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The Commissioner's Racket 

David Moore won election with his business reputation. A RICO suit claims he's little more than a loan shark.

Lorain County Commissioner David Moore owes his political career to his business success. Like Ross Perot before him and Mike Bloomberg after, he used his own money to fund his campaign. He also turned his private-sector prosperity into a potent political pitch, arguing that the tenets of business could better guide government -- and that he, naturally, was just the guy to apply them.

Yet Moore has rarely provided details about how he made his money. At an Oberlin College debate before the March 2000 primary, he was simply introduced as a business owner. On the campaign trail, he eschewed specifics of his company's dealings in favor of anecdotes about the millions he'd earned, the investments he'd made, and the honesty and integrity he'd learned. Newspaper profiles stated that he owned a company called Lenders Diversified, but they never explored what it did.

A suit filed in U.S. District Court soon after Moore's election gets much more specific. While the case isn't scheduled for trial until next March, U.S. Northern District Judge Paul Matia has granted it standing under RICO, the Racketeer-Influenced and Corrupt Organizations Act, best known for toppling mobsters and drug lords.

Like Moore's financial dealings, the suit has received little media attention. Even people who follow Lorain County politics have paid it little heed. Yet the suit makes serious allegations about Moore and the business that jump-started his political career. Customers claim that Moore's company lied to them, tricked them into signing bad loans, and left them holding the bag.

In short: It alleges that Moore made his money through fraud.


When Moore ran for commissioner in 2000, his only political experience was serving as sophomore class president in high school. Slightly paunchy, with a receding hairline, he lacked the polish of the incumbent, an eloquent lawyer named Michael Ross.

But Moore had his patter down cold. "I started my own company in Lorain County with less than $1,500," he told voters at the Oberlin debate. "And with that, I created more than 350 jobs throughout the Midwest in just six years and improved the quality of life for each of those employees." He closed by calling for voters to reclaim their county from "career politicians." (Moore declined Scene's interview requests.)

The businessman-is-better idea was several decades old by the time Moore employed it, but it tapped a reservoir within voters. At the time, blue-collar Lorain County still languished under old-fashioned party bosses and patronage. Even as developers tilled farmland into cul-de-sacs in Avon and Sheffield, the aging manufacturing cities of Lorain and Elyria maintained their stranglehold on county politics.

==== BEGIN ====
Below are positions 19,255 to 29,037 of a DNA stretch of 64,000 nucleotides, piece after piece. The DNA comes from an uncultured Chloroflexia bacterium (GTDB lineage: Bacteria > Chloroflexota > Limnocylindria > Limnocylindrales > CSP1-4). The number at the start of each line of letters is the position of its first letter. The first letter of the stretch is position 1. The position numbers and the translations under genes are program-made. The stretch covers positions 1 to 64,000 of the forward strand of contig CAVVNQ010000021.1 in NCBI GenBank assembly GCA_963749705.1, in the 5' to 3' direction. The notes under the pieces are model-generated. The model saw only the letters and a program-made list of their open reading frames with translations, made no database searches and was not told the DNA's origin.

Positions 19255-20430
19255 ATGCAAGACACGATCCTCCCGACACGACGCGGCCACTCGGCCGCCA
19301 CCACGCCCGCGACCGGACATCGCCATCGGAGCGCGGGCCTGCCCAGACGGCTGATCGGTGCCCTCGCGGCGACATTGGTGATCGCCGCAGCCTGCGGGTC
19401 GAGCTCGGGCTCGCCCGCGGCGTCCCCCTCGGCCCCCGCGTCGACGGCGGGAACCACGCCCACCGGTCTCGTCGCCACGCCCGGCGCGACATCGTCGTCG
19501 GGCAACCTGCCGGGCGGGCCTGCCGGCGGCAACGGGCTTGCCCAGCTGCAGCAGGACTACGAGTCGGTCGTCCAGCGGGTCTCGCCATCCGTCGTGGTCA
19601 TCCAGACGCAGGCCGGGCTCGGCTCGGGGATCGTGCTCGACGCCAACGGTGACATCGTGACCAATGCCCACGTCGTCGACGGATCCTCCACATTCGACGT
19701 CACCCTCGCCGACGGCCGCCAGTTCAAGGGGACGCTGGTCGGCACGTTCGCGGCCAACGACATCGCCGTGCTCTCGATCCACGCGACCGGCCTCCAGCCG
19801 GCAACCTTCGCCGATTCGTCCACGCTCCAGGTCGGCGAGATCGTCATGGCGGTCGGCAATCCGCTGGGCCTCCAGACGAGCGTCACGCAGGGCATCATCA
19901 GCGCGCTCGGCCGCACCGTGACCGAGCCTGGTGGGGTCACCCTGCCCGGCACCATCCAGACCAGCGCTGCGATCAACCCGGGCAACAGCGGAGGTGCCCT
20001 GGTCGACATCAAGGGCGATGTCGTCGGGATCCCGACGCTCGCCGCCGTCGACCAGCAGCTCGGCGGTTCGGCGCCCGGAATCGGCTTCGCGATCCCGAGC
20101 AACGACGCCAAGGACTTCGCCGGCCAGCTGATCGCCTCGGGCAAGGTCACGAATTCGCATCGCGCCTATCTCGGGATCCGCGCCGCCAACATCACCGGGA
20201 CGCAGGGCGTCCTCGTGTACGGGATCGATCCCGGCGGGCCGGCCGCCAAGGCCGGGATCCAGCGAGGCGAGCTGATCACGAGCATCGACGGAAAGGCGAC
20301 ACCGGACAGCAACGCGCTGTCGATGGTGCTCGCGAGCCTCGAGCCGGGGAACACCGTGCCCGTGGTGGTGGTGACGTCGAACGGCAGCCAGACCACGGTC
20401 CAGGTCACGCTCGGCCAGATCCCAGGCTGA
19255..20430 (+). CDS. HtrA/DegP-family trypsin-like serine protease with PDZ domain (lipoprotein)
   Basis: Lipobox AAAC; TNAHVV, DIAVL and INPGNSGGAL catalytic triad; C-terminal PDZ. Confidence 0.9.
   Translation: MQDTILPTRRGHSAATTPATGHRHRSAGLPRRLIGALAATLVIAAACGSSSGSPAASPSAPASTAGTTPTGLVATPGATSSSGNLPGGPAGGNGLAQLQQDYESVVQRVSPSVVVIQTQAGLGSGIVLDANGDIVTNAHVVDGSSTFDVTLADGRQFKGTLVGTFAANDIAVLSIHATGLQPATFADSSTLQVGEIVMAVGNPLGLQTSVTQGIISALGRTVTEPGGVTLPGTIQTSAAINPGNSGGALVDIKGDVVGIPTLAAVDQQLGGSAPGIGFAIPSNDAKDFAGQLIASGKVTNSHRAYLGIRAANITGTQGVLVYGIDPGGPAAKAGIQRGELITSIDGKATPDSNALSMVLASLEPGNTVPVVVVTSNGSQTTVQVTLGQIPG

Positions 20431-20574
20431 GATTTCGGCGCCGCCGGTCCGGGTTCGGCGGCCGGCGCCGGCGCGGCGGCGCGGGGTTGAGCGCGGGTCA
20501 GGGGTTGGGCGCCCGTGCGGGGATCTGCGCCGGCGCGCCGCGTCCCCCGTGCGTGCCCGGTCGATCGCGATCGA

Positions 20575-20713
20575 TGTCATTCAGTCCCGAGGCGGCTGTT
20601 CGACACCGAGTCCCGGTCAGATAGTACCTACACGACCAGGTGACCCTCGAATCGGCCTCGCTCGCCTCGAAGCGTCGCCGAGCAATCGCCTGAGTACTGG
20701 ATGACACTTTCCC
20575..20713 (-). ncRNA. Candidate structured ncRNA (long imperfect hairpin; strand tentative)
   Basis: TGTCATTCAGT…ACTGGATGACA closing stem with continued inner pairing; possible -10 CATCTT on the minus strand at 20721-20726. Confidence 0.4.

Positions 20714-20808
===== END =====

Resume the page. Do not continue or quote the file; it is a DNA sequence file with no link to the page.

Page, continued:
Prior to 2000, the few Republicans who slipped into office did so under extraordinary circumstances. "Republicans here don't win races," says county Democratic Chairman Thomas Smith. "We lose races."

Even beyond his Republican affiliation, Moore was an outsider. He grew up outside Flint, Michigan. He told voters he did chores on a family farm and worked his way through college refinishing furniture. For seven years after college, he said, he traveled across the Midwest, shaping up a finance company's "problem" branches.

In 1990, he took a job managing a branch of the Household Finance mortgage company and settled in Elyria. "I told my wife that we are home," he said at the Oberlin debate. "This is Middle America and a place to raise a family." Two years later, the story goes, Moore scraped together $1,500 and started Crystal Mortgage.

Crystal essentially played the middleman. The company lined up loans with separate mortgage companies, then guided customers through the paperwork, all in exchange for a fee. Crystal increased its sales a whopping 2,929 percent from 1993 to 1997 and topped Case Western's Weatherhead 100 list of the fastest-growing local companies two years in a row. Moore opened offices in Cincinnati and Dayton, then Michigan, Kentucky, and Indiana. Crystal's 1997 tax returns list $7.8 million in sales.

Moore invested in several Amherst restaurants he later called "very expensive hobbies." A company he formed in 1997 purchased nine pieces of property in Lorain County. His wife started a company called Bayside Title, which took over much of Crystal's title business.

The Moores weren't the only ones benefiting from Crystal's success. According to court filings in an unrelated lawsuit, brokers working for Crystal made as much as $100,000 annually in commissions and bonuses.